I believe in blurring the boundary between the personal and the professional in the space of an academic blog, or showing how that boundary is a fiction. A sometimes useful fiction, perhaps, but still a fiction. However, I’m experienced enough to know that many readers will see that blurring as inappropriate and professionally risky. Furthermore, glib and cryptic blog entries about extremely serious things don’t do anyone any good, so I’ll try my best to be frank.
I’m going through a great deal of stress right now. It affects every single aspect of my life. The pain is physical as well as emotional. I’m doing the best that I can, but frankly the best that I can doesn’t often feel good enough. This level of stress and unhappiness is to be expected with the changes I’m going through, I know: the end of a marriage, a 1,000-mile move, a new job with a higher workload. It’s important for me to try to remember to cut myself some slack, but that’s easier said than done.
In the last few years, I have discovered a newfound empathy for students, and I tell them that I understand it’s hard to adjust to the new circumstances in which they find themselves. I try to respond appropriately when they do things that are not in their own best interest. It can be hard to do your best work when you are struggling just to make it through the day. This was not a connection I made before I was a professor in a tenure-track job. I am not a mental health professional, though, and I try not to let my empathy slide into some kind of intervention. There are services on campus for that kind of thing.
I’m walking around with a sinking feeling in the pit of my stomach. It’s hard for me to keep food down. I’m trying to determine who I can talk to about this and who needs to see the stiff upper lip, and so far I think I’ve chosen correctly. Everyone has been very supportive, and for that I feel fortunate. I believe I’m doing the things I should be doing to get through this, and I do actually have faith that I’ll get through this.
Writing blog entries that wallow unproductively in the pain that I’m feeling will, I believe, prolong that pain. As many bloggers and blog readers have observed, one’s blog is not just a record of one’s life. The blog actually contributes to the shape of that life, as does any autobiographical writing. Once you put thoughts into words, they achieve a kind of permanence they would not otherwise have. I cherish the reflection this writing engenders, and so I want to be responsible to myself and to my readers in the kind of writing I produce.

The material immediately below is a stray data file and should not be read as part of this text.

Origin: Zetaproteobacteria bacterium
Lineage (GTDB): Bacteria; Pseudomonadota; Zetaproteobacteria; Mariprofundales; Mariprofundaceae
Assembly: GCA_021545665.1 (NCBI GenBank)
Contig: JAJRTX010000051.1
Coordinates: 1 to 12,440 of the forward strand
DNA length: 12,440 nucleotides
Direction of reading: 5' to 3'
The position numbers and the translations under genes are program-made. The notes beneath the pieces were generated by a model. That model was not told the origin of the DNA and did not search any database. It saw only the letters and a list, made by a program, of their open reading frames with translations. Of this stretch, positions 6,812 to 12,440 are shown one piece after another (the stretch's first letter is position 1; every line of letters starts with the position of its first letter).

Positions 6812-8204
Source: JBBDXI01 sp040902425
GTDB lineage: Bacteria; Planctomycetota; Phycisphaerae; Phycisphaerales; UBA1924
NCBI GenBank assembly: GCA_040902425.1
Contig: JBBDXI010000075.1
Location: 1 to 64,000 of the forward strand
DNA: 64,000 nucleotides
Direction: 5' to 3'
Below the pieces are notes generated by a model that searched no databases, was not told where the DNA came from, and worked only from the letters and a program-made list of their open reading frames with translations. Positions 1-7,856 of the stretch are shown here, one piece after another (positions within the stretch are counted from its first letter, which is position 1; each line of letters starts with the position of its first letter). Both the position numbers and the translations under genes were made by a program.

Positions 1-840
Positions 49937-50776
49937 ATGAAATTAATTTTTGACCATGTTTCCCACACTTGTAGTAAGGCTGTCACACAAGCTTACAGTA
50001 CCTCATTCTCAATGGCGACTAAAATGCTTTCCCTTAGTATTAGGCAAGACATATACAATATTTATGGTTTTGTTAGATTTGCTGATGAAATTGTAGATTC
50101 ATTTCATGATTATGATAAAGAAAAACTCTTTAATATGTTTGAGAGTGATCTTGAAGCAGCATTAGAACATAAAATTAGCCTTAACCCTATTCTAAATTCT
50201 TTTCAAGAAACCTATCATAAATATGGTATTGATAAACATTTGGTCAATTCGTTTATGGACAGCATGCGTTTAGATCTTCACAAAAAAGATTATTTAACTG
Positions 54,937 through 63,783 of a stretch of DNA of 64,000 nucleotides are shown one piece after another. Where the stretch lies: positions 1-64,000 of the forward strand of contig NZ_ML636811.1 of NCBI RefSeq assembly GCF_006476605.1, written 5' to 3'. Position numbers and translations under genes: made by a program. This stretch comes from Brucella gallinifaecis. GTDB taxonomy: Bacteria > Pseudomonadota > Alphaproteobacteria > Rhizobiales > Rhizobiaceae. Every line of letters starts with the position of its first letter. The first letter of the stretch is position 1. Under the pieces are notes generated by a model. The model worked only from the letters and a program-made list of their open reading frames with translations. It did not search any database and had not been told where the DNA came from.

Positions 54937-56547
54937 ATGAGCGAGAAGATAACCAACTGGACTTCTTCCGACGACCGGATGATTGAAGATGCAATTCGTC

So those of you who are worried about me should know that I’m not doing especially well, but I’m getting by. And there are people who are helping me.
Edited to add
- Why even write an entry like this? In part because I believe in demystifying mental health. No one expects to get through life without physical illness, so why expect to escape mental illness? I am grateful to those bloggers who, like Liz Lawley, have been open about their own struggles. It makes me feel like less of a failure. I hope that my honesty is helpful to others, too. I’ll stand with those whose life experiences strengthen their empathy. If you think that people who suffer from anxiety attacks and depression are “pretentious asshole[s],” then that says a lot about you, none of it flattering. [I’m not referring to Krista’s blog entry, btw, but to the comment someone left on that entry.]
- As I was writing up this blog entry at Barnes & Noble, the redhead sitting across from me kept looking me over. Hey, I thought, maybe bookstores are good places to meet new people. Then reality set in: Oh, wait, she’s not checking me out. She’s just wondering why I’m crying. Look, I said I was depressed. I didn’t say I’d lost my sense of humor.